The EFM Feature
PRAYER, from Flickr user CHRIS230***, used under a Creative Commons license

“On one occasion, Secretary Margaret Heckler of Health and Human Services suggested that Reagan’s cabinet meetings should open with a prayer.  It was an unorthodox proposal; only Dwight Eisenhower is on record as opening such meetings with prayer on a regular basis.  To Heckler’s suggestion, Reagan simply replied ‘I do.’  That is, he was already in the habit of praying, alone and to himself, before each meeting.”

– Grove City College professor Paul Kengor, in his book God and Ronald Reagan

About Charles Mitchell

EFM's resident Yankee, Charles Mitchell, works in the non-profit arena in his native Pennsylvania. He and his wife, Charissa, live near the state capital of Harrisburg with their daughter, Adeline, and are members of a congregation of the Presbyterian Church in America.

Comments and Discussion

Evangelicals for Mitt provides comments as a way to engage in a public and respectiful discussion about articles and issues. Any comment may be removed by the editors for violating common decency or tempting flames.

9 Responses to Paging Gov. Perry

  1. sandy says:

    Charles:

    What a wonderful post. I have thought that Governor Perry’s so obvious piety was maybe a little wrong but I couldn’t put into words why I felt that way. You are, of course, right and praying should be done quietly and by oneself. Thanks for the insight.

  2. ccr says:

    I love that! That is what we need in our leaders. A personal, sincere belief in God and our need for His help. We don’t need one who prays to be seen of others. As a group of leaders, humble prayers in behalf of liberty and guidance would be appreciated in my book as well.

    Recently, Gov. Mary Fallin of OK asked Oklahomans to pray for relief from the drought and extreme temperatures. That was not done in a stadium but in the quiet of hearts, homes and churches.

    • Mark Evans says:

      And the Lord finally sent us rain. We’re happy to have Gov. Fallin, along with Sen. Coleman & Inhofe…even though I don’t always agree 100% with all of them!

  3. colleen loughmiller says:

    Mitt’s faith teaches him to pray always (silently, privately, with spouse and family, in congregations, etc.,). I’m sure he is a humble man who realizes his strength and gifts come from Above. He walks the Christian walk of doing good and forgiving others. I doubt he would critize others such as Gov. Perry who used a stadium for a prayer meeting but would recognize the good that comes from people unite in prayer.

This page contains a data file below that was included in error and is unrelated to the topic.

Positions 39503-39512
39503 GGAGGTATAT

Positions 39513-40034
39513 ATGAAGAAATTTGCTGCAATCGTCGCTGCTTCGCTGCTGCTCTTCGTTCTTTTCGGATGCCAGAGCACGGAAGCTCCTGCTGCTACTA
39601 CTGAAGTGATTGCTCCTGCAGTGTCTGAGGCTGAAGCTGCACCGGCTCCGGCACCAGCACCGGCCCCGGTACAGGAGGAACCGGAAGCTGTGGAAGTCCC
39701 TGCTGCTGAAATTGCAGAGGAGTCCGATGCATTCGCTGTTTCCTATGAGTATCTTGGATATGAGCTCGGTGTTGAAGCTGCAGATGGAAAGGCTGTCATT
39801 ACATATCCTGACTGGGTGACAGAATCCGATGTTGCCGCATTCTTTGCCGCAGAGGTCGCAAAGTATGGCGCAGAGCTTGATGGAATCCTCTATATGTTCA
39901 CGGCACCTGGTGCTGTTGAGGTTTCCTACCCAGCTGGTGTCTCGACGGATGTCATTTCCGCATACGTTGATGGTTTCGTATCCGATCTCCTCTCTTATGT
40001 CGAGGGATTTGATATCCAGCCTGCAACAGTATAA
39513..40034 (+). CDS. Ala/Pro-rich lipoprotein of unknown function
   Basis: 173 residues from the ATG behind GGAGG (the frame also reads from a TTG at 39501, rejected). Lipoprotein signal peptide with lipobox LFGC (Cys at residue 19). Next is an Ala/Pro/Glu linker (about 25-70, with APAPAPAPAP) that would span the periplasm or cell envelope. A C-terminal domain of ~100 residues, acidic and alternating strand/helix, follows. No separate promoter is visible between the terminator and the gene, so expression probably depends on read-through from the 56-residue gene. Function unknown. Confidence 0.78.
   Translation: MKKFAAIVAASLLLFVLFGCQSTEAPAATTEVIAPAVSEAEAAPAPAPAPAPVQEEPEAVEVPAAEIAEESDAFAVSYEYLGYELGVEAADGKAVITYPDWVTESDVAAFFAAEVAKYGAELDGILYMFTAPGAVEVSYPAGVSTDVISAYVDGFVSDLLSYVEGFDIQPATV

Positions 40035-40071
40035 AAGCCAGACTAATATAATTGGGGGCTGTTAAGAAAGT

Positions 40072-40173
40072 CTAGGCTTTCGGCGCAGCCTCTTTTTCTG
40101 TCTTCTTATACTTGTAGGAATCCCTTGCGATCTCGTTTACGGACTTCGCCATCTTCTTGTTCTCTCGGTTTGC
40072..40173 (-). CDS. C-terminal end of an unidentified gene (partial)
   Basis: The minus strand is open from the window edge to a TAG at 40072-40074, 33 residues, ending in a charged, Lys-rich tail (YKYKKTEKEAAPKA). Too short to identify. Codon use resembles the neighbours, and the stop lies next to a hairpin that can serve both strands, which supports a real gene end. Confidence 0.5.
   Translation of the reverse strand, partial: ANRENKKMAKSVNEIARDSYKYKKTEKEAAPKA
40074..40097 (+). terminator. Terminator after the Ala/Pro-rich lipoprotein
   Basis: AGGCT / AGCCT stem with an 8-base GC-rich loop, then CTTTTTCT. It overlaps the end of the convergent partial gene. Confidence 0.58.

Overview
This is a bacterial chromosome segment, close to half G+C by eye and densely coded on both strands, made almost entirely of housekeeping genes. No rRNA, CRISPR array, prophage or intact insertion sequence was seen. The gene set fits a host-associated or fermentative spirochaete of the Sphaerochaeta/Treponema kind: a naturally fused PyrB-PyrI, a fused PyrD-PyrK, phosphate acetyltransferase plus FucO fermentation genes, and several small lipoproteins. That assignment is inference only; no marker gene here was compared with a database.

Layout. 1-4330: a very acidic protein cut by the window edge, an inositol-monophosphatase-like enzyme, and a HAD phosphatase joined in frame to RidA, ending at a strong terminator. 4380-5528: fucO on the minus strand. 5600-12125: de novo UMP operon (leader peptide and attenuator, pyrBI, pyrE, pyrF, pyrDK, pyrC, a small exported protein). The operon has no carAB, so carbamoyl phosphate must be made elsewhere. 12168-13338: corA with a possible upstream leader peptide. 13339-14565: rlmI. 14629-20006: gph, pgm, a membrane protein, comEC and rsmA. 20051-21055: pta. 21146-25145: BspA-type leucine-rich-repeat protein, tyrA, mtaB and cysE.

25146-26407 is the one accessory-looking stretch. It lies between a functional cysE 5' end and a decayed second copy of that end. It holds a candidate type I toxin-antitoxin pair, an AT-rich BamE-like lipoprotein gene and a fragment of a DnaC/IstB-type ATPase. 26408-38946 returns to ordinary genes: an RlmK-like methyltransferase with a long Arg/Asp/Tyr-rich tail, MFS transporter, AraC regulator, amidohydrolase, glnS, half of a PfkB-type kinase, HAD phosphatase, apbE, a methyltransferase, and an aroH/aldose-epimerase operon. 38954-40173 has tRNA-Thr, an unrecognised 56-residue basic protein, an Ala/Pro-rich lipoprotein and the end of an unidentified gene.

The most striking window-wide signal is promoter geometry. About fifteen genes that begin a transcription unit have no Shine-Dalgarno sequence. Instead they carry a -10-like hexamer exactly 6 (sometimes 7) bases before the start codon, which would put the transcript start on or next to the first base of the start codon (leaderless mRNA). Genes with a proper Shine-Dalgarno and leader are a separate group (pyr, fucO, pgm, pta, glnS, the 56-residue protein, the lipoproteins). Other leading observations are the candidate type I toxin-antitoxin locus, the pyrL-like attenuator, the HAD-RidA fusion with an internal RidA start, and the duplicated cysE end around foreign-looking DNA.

4. Liz says:

    I like the fact that Perry isn’t ashamed to pray publicly. Or state his belief in God. I think it is proper and thankfully still legal. In terms of his sincerity? I don’t know about that. Maybe the folks on this site do.

  5. Phil Ellsworth says:

    Matthew 6: 5-6

    5 And when thou prayest, thou shalt not be as the hypocrites are: for they love to pray standing in the synagogues and in the corners of the streets, that they may be seen of men. Verily I say unto you, They have their reward.

    6 But thou, when thou prayest, enter into thy acloset, and when thou hast shut thy door, pray to thy Father which is in secret; and thy Father which seeth in secret shall reward thee openly.

  6. Robert says:

    It’s not a question of being ashamed to pray publicly. I’m sure Governor Romney prays publicly. It’s a question of drawing attention to oneself . Of course, I don’t know Governor Perry, but the Response seemed a little too political for my taste.

  7. Charles Mitchell says:

    To be clear: I am not faulting Gov. Perry for not being ashamed to pray publicly. That’s an important spiritual discipline. But I do think there’s a difference between his approach and President Reagan’s when it comes to national leaders, and I prefer the latter.

Leave a Reply

Your email address will not be published. Required fields are marked *

*

You may use these HTML tags and attributes: <a href="" title=""> <abbr title=""> <acronym title=""> <b> <blockquote cite=""> <cite> <code> <del datetime=""> <em> <i> <q cite=""> <strike> <strong>